Low-Carb Diets Combat Metabolic Syndrome
Mar. 23 -- FRIDAY, July 20 (HealthDay News) -- A low-carbohydrate diet helps people with a condition called metabolic syndrome, a collection of serious risk factors found in some obese individuals.
Now, a new study confirms the diet is effective against the syndrome, and the researchers think they've discovered how it works.
Eating a low-carb diet improves the hormonal signaling involved in obesity and improves the sense of fullness, allowing weight loss, according to study leader Matthew R. Hayes, a postdoctoral fellow at the University of Pennsylvania.
"There is this strong interest in the field in carb-restricted diets in the treatment of obesity," said Hayes, who conducted the research while a doctoral student at Pennsylvania State University. "That [interest] comes from a number of controlled clinical trials that demonstrate overweight or obese people, maintained on low-carb diets, are successful if they adhere to the diet."
"It's definitely a hot debate in the field," Hayes added, whether the diets work. "We wanted to look at not only if it worked but how."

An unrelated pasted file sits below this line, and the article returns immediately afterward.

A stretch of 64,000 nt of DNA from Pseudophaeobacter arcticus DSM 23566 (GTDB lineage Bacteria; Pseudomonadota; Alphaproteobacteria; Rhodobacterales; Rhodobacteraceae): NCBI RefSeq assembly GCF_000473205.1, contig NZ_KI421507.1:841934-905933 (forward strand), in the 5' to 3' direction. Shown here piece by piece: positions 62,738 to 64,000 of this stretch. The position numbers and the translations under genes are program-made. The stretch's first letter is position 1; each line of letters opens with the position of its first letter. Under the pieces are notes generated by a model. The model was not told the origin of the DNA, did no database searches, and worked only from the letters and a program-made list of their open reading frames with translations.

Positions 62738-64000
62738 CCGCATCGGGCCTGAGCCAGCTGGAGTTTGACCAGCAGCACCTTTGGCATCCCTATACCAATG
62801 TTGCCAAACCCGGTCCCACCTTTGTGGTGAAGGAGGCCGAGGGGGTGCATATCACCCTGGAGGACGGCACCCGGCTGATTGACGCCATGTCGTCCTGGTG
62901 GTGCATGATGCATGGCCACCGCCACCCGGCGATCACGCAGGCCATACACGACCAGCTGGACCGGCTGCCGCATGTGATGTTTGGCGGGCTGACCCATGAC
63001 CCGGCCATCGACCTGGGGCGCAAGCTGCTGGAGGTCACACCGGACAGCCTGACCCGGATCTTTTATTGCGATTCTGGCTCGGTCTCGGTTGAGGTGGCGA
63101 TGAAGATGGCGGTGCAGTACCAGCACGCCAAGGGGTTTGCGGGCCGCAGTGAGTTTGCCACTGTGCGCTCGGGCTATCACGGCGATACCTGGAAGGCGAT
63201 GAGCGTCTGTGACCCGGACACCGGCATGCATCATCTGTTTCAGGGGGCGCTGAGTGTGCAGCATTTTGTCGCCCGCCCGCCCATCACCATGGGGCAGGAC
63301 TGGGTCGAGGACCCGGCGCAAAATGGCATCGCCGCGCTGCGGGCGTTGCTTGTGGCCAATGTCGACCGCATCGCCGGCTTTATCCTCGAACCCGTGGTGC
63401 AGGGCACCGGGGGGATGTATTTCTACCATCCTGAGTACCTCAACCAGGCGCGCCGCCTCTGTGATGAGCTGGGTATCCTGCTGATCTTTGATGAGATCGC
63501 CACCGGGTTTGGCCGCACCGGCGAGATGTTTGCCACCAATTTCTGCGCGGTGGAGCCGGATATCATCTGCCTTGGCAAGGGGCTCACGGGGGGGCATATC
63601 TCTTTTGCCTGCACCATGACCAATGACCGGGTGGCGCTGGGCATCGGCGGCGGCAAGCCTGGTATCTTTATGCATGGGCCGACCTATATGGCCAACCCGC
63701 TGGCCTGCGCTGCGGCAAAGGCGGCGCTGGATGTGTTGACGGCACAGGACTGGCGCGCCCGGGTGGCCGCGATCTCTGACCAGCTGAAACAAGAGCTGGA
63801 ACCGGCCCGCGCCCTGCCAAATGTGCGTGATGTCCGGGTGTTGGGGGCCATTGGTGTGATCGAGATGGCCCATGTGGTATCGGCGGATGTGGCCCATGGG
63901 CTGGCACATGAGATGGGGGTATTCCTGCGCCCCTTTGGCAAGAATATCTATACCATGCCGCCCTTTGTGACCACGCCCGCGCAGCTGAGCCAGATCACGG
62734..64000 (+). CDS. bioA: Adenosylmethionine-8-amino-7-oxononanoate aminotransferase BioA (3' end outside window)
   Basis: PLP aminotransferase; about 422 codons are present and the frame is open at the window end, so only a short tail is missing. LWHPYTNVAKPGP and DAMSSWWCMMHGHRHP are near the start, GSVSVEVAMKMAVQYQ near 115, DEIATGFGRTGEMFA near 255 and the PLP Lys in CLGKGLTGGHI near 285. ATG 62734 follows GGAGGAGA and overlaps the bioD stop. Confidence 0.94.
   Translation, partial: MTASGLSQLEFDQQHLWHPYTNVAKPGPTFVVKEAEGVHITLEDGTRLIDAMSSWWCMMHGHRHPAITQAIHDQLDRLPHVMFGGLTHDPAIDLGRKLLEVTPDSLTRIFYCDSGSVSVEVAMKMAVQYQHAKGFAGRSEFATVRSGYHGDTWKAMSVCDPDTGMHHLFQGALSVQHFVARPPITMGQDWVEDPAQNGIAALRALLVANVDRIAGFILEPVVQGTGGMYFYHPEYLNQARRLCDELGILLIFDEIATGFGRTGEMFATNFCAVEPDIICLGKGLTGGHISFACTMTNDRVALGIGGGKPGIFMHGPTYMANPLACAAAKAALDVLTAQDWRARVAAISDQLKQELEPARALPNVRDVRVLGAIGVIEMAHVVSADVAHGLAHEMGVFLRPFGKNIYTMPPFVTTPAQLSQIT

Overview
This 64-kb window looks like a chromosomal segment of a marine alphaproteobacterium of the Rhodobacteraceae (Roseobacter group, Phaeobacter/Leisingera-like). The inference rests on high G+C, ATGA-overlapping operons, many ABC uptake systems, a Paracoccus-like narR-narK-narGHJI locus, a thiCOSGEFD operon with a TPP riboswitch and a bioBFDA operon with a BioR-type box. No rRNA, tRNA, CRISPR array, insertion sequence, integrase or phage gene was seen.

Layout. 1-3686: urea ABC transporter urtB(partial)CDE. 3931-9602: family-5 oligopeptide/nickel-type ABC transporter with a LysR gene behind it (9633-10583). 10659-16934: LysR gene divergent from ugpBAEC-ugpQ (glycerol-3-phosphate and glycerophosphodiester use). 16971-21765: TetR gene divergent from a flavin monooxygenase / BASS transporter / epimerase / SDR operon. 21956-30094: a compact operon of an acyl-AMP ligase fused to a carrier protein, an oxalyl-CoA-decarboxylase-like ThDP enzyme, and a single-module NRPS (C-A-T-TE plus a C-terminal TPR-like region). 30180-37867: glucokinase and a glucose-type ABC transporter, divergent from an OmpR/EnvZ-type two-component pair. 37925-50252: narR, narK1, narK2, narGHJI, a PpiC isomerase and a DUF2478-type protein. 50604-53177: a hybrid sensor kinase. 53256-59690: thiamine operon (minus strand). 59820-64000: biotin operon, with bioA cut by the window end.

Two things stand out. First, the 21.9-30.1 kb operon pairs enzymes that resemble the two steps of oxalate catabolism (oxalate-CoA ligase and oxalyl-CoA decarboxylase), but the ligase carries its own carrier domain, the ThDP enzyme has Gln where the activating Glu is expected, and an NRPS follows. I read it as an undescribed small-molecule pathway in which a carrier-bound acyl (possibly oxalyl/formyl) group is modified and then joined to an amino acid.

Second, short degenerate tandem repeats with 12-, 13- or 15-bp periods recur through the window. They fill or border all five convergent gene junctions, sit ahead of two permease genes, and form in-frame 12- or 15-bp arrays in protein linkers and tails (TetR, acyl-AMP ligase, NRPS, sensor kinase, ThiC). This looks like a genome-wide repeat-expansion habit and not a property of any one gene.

People with metabolic syndrome struggle with excessive abdominal fat; low levels of HDL -- good -- cholesterol; and insulin resistance or glucose intolerance, in which the body doesn't properly use insulin or blood sugar. Metabolic syndrome raises the risk of heart disease, type 2 diabetes and other serious health problems, according to the American Heart Association.
Hayes and his colleagues studied 20 men and women with metabolic syndrome, instructing them to follow a low-carb diet similar to the popular South Beach Diet. For phase one, which lasted two weeks, the study participants were told to get 10 percent of their calories from carbohydrates. For phase 2, which lasted the remaining 10 weeks of the study, they were told to eat up to 27 percent carbs.
"The subjects did lose weight, and they lost total body fat. Their weight was a little over 200 pounds when the study started. By the end of the study, the subjects weighed about 193, 194. They lost close to 10 pounds during the three-month study."